We sit in the house, and slowly the world we are living in is getting smaller, and all we say is –  ‘Please, at least leave us alone in our living rooms. Let me have my toaster and my TV and my steel-belted radials and I won’t say anything. Just leave us alone.’

Steel-belted radials are wheels or tyres. I’m not really sure. I think they were being advertised on TV a lot in the 1970s. 

The next word is mad. Listen to this:

Well, I’m not gonna leave you alone. I want you to get MAD! I don’t w ant you to protest. I   don’t want you to riot – I don’t want you to write to your congressman, because I wouldn’t know what to tell you to write. 

Mad means angry. Really angry. It can also mean mentally ill, but it’s not a nice way to talk about mental illness. In the 90s, for a while, it was quite a cool word that was used to mean exciting and unpredictable. In this situation, it means so angry that you lose control.

The next word is inflation. Listen to this:

I don’t know what to do about the depression and the inflation and the Russians and the crime in the street. All I know is that first you’ve got to get mad.

Inflation is term that is related to the economy. It’s when the prices of things go up. If you have high inflation, the cost of everything increases. 

The next expression is to have value. Listen to this:

You’ve got to say –  ‘I’m a human being, god-dammit! My life has value!’

The value of a thing, is the amount the owner is prepared to sell it for or someone is prepared to pay for it.  Normally, we talk about the value of an object. Or we say something that someone is selling is good value when we think it is worth more money than it’s being sold for. So the value is a bit like the price, but it’s more personal. Sometimes, we think that something is valuable, not because of the money, but because of what it’s worth to us. So, I have a watch that my wife gave me when we were first together that is not worth a lot of money, but has a lot of sentimental value. So, it’s what you think something is worth. If something has no value, then you think it’s not worth any money. If on the other hand, it has value, then you are saying it is worth something. Howard Beale is angry because he thinks that the world is treating people as if they have no value.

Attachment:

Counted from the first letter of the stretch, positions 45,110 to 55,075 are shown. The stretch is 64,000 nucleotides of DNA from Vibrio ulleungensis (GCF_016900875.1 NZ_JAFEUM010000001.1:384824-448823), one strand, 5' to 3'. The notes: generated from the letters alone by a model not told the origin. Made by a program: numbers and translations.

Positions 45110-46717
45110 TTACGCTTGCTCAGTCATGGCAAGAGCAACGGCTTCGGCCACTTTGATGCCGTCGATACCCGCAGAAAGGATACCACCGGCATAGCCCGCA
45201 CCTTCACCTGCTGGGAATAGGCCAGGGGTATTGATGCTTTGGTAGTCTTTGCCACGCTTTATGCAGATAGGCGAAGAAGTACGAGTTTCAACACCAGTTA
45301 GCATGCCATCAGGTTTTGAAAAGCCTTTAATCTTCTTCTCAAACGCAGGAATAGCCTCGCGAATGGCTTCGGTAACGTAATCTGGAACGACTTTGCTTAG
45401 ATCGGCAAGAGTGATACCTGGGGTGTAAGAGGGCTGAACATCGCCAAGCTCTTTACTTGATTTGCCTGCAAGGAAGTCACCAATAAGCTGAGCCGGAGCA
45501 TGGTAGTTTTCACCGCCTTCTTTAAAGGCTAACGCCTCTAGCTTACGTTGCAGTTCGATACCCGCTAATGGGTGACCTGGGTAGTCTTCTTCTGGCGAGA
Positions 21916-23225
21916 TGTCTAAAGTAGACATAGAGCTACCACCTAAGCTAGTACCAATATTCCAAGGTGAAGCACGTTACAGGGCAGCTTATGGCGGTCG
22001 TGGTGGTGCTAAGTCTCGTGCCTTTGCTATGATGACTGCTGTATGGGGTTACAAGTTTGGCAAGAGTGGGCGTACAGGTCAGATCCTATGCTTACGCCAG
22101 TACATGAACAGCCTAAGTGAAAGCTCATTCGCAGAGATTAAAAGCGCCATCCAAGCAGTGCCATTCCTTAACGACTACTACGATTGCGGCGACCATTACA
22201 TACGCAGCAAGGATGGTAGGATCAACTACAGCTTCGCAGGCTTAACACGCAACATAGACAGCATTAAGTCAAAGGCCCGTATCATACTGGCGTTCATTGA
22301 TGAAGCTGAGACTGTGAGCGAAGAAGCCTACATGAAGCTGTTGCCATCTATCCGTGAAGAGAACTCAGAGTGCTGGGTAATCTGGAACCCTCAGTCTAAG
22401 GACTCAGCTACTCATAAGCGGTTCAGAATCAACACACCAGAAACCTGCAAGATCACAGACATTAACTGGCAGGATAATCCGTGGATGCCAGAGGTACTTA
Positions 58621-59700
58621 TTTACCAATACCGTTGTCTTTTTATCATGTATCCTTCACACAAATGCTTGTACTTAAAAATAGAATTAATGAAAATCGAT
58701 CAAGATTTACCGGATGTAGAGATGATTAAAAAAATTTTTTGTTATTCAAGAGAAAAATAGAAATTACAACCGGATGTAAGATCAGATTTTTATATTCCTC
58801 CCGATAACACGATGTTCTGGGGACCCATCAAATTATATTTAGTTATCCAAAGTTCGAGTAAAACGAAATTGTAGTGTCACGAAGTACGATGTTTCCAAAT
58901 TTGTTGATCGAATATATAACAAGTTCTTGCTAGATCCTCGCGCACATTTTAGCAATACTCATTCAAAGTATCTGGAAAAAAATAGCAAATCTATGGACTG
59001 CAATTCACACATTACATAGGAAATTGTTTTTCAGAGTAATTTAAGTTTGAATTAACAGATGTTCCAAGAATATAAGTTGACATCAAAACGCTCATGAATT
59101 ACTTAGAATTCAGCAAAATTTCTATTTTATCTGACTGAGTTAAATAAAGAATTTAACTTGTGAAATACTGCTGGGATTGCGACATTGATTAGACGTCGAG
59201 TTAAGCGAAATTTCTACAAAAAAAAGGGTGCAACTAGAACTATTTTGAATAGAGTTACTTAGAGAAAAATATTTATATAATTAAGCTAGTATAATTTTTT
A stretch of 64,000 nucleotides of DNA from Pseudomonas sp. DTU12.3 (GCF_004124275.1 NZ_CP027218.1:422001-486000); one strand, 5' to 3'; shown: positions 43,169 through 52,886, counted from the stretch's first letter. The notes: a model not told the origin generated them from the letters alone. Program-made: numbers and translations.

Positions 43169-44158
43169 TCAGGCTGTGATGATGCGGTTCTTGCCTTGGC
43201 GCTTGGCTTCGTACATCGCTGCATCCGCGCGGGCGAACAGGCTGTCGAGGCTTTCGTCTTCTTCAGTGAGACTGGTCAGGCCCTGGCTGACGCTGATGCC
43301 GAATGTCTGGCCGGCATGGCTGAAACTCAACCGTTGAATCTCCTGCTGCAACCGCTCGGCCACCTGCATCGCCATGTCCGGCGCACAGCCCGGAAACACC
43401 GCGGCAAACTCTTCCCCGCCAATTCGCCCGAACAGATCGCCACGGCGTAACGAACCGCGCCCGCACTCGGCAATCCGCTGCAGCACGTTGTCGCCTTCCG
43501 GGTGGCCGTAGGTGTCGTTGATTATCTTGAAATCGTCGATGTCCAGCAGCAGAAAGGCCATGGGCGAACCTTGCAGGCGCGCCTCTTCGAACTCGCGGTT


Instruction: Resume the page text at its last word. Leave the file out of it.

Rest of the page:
The last expression is to take something. Listen to this: 

So, I want you to get up now. I want all of you to get up out of your chairs. I want you to get up right now and go to the window. Open it, and stick your head out, and yell –  ‘I’m as mad as hell, and I’m not gonna take this anymore!’

I’m not going to take it any more. To take it means to put up with or tolerate something unpleasant. It means you don’t do anything to stop something unpleasant. If you are out with someone and someone starts saying mean things about you, you can tell them to stop, or you can ignore them. If you choose to ignore them, another friend might ask you if you are just going to sit there and take it?  


OK – so there you have some C1 vocabulary from Howard Beale’s speech from the film Network I hope you have found it useful. Please do look up the speech on youtube to listen to the whole thing.

If you have enjoyed this podcast, please leave me a comment or a review and don’t forget that you can read the transcript for this podcast and complete some language activities on LearnEnglishVocabulary.co.uk. 

Thanks for listening.

Watch the scene here:

Show CommentsClose Comments


  • Mohsen
    Posted 23/10/2020 at 10:55 pm

    Thanks for your great podcast
    I wish that you can also work on some of the movies with audible voice, some of the movies that u are taking the excerpt are really difficult to understand for non native listeners.
    And the other thing that I would like to mention is that you explain more on each of the expressions and give more example for them.

    • Jack
      Posted 23/10/2020 at 11:55 pm

      Hi Mohsen
      Thanks for your feedback. I’ve selected films that are popular, but I agree that they are really difficult to understand. I’ll see if I can find some scenes that are a bit clearer and where it’s easier to hear what’s being said.
      I will also try to provide more examples and better explanations.

  • Natalia
    Posted 11/03/2021 at 4:56 pm

    Thank you jack voor this Lesson.it has so much value for me.